Nanotechnology Now

Our NanoNews Digest Sponsors



Heifer International

Wikipedia Affiliate Button


android tablet pc

Home > Press > Molecules as circuits

Credits: Simplificamos Su Trabajo (bit.ly/1dyDQOk)
Credits: Simplificamos Su Trabajo (bit.ly/1dyDQOk)

Abstract:
Silicon-based electronics has certain limits, in the physical sense of the word: this type of circuit can never become "nano" because of the physical laws governing the flow of electrons. This imposes a halt to the process of miniaturization of electronic devices. One of the possible solutions is to use molecules as circuits, but their poor conduction capabilities make them unlikely candidates. There is, however, a possible way around this, which was investigated in a recent paper published in Proceedings of the National Academy of Sciences (PNAS) by an international research team that includes Ryan Requist, Erio Tosatti and Michele Fabrizio of the International School for Advanced Studies (SISSA) in Trieste.

Molecules as circuits

Trieste, Italy | Posted on January 23rd, 2014

The Kondo effect, first described last century by the Japanese physicist Jun Kondo, is observed when magnetic impurities, i.e., very few atoms (even only 1 in 1000) of magnetic material such as iron are added to metals like gold or copper. Even molecules like nitric oxide behave like magnetic impurities: when located between metal electrodes they give rise to a Kondo effect. This effect, as the study authors show, could be exploited to change the conductance between the two electrodes. Requist and Tosatti created a computer model of the Kondo effect under these conditions and formulated predictions on the behaviour of the molecules. These were then tested in experiments carried out by the experimental physicists involved in the study.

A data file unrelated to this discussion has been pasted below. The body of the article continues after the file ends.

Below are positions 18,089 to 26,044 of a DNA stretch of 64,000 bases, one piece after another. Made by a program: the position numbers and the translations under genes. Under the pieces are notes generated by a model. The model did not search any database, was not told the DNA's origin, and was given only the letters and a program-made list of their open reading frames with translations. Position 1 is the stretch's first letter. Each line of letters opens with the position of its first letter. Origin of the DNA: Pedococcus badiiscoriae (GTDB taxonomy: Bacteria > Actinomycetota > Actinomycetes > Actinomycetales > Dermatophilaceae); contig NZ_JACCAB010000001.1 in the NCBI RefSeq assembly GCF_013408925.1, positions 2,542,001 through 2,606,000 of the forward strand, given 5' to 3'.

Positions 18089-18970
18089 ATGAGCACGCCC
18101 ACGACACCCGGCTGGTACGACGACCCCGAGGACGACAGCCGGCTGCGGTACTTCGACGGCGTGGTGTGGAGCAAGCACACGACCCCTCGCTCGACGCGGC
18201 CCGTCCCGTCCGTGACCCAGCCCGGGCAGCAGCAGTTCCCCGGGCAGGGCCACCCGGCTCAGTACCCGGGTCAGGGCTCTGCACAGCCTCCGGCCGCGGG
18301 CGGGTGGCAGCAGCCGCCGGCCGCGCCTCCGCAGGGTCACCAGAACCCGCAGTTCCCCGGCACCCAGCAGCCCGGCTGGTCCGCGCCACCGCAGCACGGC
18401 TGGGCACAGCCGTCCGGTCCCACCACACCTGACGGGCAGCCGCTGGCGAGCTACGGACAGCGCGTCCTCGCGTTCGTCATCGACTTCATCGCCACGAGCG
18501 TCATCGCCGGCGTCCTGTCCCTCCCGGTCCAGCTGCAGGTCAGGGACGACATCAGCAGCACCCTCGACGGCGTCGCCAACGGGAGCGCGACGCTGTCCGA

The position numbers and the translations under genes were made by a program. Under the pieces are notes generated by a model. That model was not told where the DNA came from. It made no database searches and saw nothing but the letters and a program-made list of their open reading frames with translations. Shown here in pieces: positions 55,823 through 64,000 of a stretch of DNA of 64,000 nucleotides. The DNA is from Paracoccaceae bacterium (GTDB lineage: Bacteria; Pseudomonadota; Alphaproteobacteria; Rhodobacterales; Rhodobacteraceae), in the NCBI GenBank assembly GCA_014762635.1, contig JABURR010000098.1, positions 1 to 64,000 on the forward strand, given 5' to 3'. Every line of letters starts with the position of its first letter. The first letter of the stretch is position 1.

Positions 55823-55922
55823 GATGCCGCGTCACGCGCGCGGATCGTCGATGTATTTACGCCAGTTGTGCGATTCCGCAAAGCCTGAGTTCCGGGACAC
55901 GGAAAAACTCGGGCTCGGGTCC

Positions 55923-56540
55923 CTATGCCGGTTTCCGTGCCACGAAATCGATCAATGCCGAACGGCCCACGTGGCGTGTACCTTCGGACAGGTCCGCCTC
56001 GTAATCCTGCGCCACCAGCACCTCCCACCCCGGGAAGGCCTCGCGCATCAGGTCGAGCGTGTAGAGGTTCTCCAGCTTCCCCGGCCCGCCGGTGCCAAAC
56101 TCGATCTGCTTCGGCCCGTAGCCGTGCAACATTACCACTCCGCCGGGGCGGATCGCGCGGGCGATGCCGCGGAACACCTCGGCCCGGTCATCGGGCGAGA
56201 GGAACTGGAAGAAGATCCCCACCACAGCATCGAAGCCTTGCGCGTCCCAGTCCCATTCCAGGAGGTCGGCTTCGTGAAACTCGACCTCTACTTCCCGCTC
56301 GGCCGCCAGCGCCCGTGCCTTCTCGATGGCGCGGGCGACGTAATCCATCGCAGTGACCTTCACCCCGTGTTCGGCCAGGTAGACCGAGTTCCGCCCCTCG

The results are encouraging: "Our work demonstrates for the first time that we can predict the Kondo effect quantitatively and it offers a theoretical basis for similar calculations with larger and more complex molecules. In the future it might be helpful when searching for the most appropriate molecules for these purposes", commented Requist.

The research collaboration that carried out the study saw the participation of SISSA, CNR-IOM Democritos, ICTP, the University of Trieste, the University of Technology of Dresden and the French Alternative Energies and Atomic Energy Commission (CEA).

More in detail…

The Kondo effect occurs when the presence of a magnetic atom (an impurity) causes the movement of electrons in a material to behave in a peculiar way.

"Every electron has a mechanical or magnetic rotation moment, termed spin", explains Erio Tosatti. "Kondo is a phenomenon related to the spin of metal electrons when they encounter a magnetic impurity. The free metal electrons cluster around the impurity and "screen it out" so that it can no longer be detected, at least so long as the temperature is sufficiently low". This results in specific properties of the material, for example an increase in electrical resistance.

"Conversely, in conditions involving very small size scales (the tip of a tunnelling electron microscope) such as those used in this study, the result is instead an increase in conductivity", explains Requist.

####

For more information, please click here

Contacts:
Federica Sgorbissa

Copyright © AlphaGalileo

If you have a comment, please Contact us.

Issuers of news releases, not 7th Wave, Inc. or Nanotechnology Now, are solely responsible for the accuracy of the content.